Connecting Achievement Motivation to Performance in General Chemistry
Chemistry Education Research and Practice
Student success in chemistry is inherently tied to motivational and other affective processes. We investigated three distinct constructs tied to motivation: self-efficacy, interest, and effort beliefs. These variables were measured twice over the course of a semester in three sections of a first-semester general chemistry course (n = 170). We explored the connections that exist among these three constructs as well as their connections to course performance. Multiple regression and path analysis revealed that self-efficacy measured during week 12 was the strongest predictor of final course grade followed by situational interest. We also report that personal interest is a significant predictor of future self-efficacy. Our results add to the growing literature on psychological constructs within chemistry education by identifying variables related to motivation that have a significant connection to course performance among chemistry students. We briefly address how these variables could be targeted in the classroom.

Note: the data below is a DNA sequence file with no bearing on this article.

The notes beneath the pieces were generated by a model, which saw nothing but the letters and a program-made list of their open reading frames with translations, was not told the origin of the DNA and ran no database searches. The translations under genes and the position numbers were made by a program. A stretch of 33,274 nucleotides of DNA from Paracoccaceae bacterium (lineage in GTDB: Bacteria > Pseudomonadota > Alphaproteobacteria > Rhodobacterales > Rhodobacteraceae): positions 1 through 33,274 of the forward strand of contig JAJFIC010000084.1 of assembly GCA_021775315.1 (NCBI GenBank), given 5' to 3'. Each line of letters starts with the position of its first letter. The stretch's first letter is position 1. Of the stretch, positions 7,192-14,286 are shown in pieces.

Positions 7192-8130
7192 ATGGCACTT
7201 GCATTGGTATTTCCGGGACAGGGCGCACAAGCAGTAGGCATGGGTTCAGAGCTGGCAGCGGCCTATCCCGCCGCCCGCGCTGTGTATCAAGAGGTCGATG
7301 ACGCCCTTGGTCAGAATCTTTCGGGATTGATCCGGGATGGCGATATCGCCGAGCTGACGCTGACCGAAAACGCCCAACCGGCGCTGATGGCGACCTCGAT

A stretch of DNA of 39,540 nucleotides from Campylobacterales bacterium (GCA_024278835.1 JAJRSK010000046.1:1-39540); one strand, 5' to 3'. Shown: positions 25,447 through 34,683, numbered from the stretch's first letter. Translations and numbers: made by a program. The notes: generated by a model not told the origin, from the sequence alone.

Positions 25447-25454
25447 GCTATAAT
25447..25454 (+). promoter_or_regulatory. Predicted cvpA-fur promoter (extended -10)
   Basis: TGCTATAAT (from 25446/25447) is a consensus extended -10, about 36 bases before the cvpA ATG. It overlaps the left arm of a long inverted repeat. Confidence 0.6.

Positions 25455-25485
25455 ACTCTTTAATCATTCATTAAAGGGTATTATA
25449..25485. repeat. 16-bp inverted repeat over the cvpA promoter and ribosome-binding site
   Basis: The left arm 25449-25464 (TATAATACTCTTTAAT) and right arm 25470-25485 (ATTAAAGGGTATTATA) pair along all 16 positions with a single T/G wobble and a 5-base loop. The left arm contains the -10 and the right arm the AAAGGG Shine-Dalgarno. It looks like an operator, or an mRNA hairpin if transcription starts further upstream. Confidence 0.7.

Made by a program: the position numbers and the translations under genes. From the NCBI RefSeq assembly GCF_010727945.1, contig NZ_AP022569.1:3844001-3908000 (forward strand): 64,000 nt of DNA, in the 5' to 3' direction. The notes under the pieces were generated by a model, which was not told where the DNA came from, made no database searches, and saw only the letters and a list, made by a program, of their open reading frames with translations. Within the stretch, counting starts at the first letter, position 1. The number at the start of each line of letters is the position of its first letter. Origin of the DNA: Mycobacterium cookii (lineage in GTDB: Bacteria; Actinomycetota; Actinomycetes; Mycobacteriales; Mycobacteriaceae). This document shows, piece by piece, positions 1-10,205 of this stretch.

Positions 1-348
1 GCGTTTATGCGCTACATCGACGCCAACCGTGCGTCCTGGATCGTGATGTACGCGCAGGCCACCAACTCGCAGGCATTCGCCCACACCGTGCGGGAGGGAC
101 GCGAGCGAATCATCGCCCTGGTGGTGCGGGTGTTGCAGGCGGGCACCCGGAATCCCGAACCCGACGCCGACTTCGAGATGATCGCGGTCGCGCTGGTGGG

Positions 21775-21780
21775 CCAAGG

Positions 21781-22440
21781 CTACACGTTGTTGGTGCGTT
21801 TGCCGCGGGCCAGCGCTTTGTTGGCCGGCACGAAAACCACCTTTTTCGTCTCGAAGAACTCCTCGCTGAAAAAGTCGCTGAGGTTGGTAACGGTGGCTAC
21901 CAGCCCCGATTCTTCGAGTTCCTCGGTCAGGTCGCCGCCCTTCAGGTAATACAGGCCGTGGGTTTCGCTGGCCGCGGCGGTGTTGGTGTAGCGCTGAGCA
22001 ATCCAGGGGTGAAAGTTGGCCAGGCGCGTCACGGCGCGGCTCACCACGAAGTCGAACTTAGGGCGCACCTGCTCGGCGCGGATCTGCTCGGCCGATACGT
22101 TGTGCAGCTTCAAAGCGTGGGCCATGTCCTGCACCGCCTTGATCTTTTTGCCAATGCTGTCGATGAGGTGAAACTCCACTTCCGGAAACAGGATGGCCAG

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Ferrell, B.; Phillips, M. M.; Barbera, J. (2016). Connecting Achievement Motivation to Performance in General Chemistry, Chemistry Education Research and Practice, 17, 1054-1066.